The Boeing CH-47 Chinook was and is, arguably one of the most versatile and longest serving military aircraft in operation today.

Serving with both military services and private companies across the globe it is also one of the heaviest lifting Western helicopters in operational service.

In the late 1950s, the US Army announced their intention to replace their ageing fleet of the piston engine Korean war era Sikorsky CH-37s with a new gas turbine powered helicopter.

The new gas turbines had already proved extremely successful in the US Army’s Bell UH1 Huey Utility Chopper with its combination of ease of maintenance, light weight and superior power to its piston engined counterparts.

A design competition was announced and after a number of capability trials and submissions, Boeing were requested to develop their winning entry further.

Unfortunately this was to be severely hampered by a split amongst senior Army officials with some administrators arguing the new helicopter should be operated as a light tactical transport with the capability to carry up to 15 troops into battle. Others argued that the new helicopter should be much larger and able to airlift large artillery pieces and have enough internal storage capacity to carry the new Pershing Missile System.

The impasse was finally removed when Bell expanded their development of the UHI by updating its power plant and extending its fuselage to fulfil the troop carrying role. Boeing were now free to develop their heavy lift, large capacity chopper.

In 1957 the American rotorcraft company Vertol and their manufacturing arm Boeing Vertol, began work on a new tandem-rotor helicopter the YHC-1A but the Army considered it too heavy for their intended assault role whilst also too light for a more general heavy transport and lift role.


In 1962, a redesigned, twin-engined gas turbine derivative of the YHC was rolled out of the Boeing hangers. The Chinook CH-47A. 

Named after the Chinook peoples of the Pacific Northwest, the CH-47A was powered by twin Lycoming T55 turboshaft engines, mounted on each side of the helicopter’s rear pylon and connected to the rotors by drive shafts.

The twin counter rotating blades of the Chinook eliminated the need for an anti-torque vertical tail rotor allowing the CH-47A to use its full power for lift and thrust.

The Chinook’s ability to adjust lift in either rotor made it less sensitive to changes in its centre of gravity which was of critical importance for lifting heavy cargo or dropping supplies.

In hovering mode, a twin-rotor helicopter has far greater stability than a single rotor when weight is added o removed such as a troop or cargo drop or an emergency cliff top evacuation where limited ground access may often only allow the helicopter to rest its rear door on the ground whilst the remainder of the aircraft hovers in midair.

The other advantage, particularly in a military operation was the fact that should one of the two Lycoming engines fail, the remaining engine was still capable of driving both forward and rear rotors.

With the introduction of the Chinook into the field the US Army actually got the best of both worlds by being able to use both their Bell Huey light weight rapid deployment assault choppers in tandem with the heavy lift and carrying capacity of the Chinook which accelerated their air mobility in conflict actions such as Vietnam and later, Iraq and Afghanistan.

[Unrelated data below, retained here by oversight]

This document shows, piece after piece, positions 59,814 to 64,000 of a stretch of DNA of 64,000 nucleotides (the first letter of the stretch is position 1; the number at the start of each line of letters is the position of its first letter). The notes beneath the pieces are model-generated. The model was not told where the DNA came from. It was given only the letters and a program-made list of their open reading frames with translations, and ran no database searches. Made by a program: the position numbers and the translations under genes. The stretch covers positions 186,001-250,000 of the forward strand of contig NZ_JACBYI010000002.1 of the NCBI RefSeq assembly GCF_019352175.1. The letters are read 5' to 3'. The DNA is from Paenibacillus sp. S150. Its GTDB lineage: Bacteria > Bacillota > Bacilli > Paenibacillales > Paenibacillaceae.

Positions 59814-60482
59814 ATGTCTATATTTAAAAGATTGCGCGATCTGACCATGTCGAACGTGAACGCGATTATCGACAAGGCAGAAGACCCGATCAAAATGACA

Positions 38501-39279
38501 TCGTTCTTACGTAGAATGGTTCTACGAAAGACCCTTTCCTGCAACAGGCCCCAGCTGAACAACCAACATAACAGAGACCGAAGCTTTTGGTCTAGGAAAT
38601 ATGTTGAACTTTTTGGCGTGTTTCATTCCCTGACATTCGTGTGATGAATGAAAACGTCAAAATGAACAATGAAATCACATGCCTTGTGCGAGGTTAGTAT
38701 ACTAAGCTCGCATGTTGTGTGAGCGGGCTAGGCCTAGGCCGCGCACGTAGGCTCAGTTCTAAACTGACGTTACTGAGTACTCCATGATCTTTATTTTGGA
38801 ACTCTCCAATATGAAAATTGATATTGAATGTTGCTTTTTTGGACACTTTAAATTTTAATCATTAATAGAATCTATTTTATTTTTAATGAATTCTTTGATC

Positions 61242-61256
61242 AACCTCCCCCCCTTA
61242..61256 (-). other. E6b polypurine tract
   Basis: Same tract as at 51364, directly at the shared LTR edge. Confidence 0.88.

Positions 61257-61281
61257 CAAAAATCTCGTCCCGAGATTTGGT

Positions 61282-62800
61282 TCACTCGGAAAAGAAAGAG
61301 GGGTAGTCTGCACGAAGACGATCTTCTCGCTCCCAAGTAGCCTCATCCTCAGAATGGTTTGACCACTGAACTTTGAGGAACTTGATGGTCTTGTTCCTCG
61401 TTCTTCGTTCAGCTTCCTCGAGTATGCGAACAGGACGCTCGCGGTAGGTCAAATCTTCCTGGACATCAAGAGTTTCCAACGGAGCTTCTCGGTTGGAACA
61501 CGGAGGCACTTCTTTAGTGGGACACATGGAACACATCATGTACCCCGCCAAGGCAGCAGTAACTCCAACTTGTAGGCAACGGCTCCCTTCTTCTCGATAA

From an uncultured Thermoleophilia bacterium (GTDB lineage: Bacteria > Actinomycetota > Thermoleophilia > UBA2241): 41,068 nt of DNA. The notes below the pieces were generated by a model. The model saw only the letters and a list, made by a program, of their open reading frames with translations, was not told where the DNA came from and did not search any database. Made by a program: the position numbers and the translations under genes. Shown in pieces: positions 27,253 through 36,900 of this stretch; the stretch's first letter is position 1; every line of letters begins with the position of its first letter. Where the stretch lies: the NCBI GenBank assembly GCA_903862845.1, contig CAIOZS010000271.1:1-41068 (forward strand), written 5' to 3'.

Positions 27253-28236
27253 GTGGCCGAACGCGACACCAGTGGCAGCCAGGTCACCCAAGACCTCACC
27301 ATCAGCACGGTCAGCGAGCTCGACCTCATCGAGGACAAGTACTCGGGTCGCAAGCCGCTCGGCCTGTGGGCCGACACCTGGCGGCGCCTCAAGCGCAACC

In February 1966, the US Army took delivery of 161 Chinook heavy-lift choppers with the 1st Cavalry Division and the 147th Company despatching them to active service in the escalating conflict in Vietnam. As fighting grew fierce, Chinook crews found themselves having to mount a M60 Machine gun at each of the forward doors and occasionally, a M2 machine gun to fire from the rear cargo door.

Apart from its significant lifting and carrying capacity, the Chinook’s biggest asset was its cargo access via two forward large cargo doors and the drop down rear door.

One of the most spectacular mission in Vietnam for the Chinook was the placing of artillery batteries in perilous mountain positions inaccessible by any other means, and then keeping them resupplied. The 1st Cavalry Division found that its CH-47s were limited to a 3,200 kg payload when operating at altitude, but could carry an additional 450 kg when operating near the coast.

In 1976, Libya purchased 24 Italian-built Chinooks for use against neighbouring Chad ground forces. Without the local support required to operate or maintain the Ch-47s, Libya also recruited western pilots and technicians to keep their fleet in the air.

That purchase opened the flood gates from orders from nations across the globe and the Chinook soon become the staple heavy lift transport for the military everywhere.

Chinooks were operated by both British and Argentine forces during the Falklands War of 1982 and 163 CH-47s were later dispatched to Saudi Arabia, Kuwait and Iraq operation Desert Storm in the early 1990s.

With large coalition forces working alongside the US in Afghanistan, Chinooks were flown by Britain, Italy, the Netherlands, Spain, Canada and Australia.

Today, successive and updated variations of the Chinook are still operated by military forces as well as private industry being used in forestry, disaster relief and aero medical evacuation and firefighting and with over 60 years of operational service, this highly successful helicopter is likely to be with us for many more to come.

All Boeing CH-47 Chinook Instruments come complete with detailed Scale Model, Mango Wood Stand & Plaque plus Printed Fact Sheet featuring photo of instrument in aircraft cockpit.



    Rare Boeing CH-47 Chinook heavy-lift, helicopter Longitudinal Cyclic Trim Indicator